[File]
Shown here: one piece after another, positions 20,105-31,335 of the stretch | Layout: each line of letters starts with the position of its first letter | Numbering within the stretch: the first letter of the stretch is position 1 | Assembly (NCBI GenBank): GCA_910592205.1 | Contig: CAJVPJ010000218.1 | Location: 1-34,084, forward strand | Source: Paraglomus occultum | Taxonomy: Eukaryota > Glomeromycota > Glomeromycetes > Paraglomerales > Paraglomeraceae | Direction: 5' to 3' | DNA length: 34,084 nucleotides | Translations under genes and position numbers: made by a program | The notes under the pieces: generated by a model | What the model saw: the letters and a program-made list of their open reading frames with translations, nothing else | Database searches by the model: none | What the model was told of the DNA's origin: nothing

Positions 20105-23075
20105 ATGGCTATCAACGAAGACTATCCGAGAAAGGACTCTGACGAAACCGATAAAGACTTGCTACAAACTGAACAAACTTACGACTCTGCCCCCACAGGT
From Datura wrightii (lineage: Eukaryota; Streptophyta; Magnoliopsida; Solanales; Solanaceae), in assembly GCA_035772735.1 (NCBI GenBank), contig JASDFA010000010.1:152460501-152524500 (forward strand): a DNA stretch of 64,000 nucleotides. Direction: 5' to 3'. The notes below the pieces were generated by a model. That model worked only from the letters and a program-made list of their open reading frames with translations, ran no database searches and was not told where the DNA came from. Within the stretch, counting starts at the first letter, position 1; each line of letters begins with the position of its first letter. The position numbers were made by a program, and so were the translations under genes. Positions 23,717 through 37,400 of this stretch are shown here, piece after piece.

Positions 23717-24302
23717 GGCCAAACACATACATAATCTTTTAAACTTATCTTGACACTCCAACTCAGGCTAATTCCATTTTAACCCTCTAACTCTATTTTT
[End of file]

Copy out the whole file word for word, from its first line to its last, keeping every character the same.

Shown here: one piece after another, positions 20,105-31,335 of the stretch | Layout: each line of letters starts with the position of its first letter | Numbering within the stretch: the first letter of the stretch is position 1 | Assembly (NCBI GenBank): GCA_910592205.1 | Contig: CAJVPJ010000218.1 | Location: 1-34,084, forward strand | Source: Paraglomus occultum | Taxonomy: Eukaryota > Glomeromycota > Glomeromycetes > Paraglomerales > Paraglomeraceae | Direction: 5' to 3' | DNA length: 34,084 nucleotides | Translations under genes and position numbers: made by a program | The notes under the pieces: generated by a model | What the model saw: the letters and a program-made list of their open reading frames with translations, nothing else | Database searches by the model: none | What the model was told of the DNA's origin: nothing

Positions 20105-23075
20105 ATGGCTATCAACGAAGACTATCCGAGAAAGGACTCTGACGAAACCGATAAAGACTTGCTACAAACTGAACAAACTTACGACTCTGCCCCCACAGGT
From Datura wrightii (lineage: Eukaryota; Streptophyta; Magnoliopsida; Solanales; Solanaceae), in assembly GCA_035772735.1 (NCBI GenBank), contig JASDFA010000010.1:152460501-152524500 (forward strand): a DNA stretch of 64,000 nucleotides. Direction: 5' to 3'. The notes below the pieces were generated by a model. That model worked only from the letters and a program-made list of their open reading frames with translations, ran no database searches and was not told where the DNA came from. Within the stretch, counting starts at the first letter, position 1; each line of letters begins with the position of its first letter. The position numbers were made by a program, and so were the translations under genes. Positions 23,717 through 37,400 of this stretch are shown here, piece after piece.

Positions 23717-24302
23717 GGCCAAACACATACATAATCTTTTAAACTTATCTTGACACTCCAACTCAGGCTAATTCCATTTTAACCCTCTAACTCTATTTTT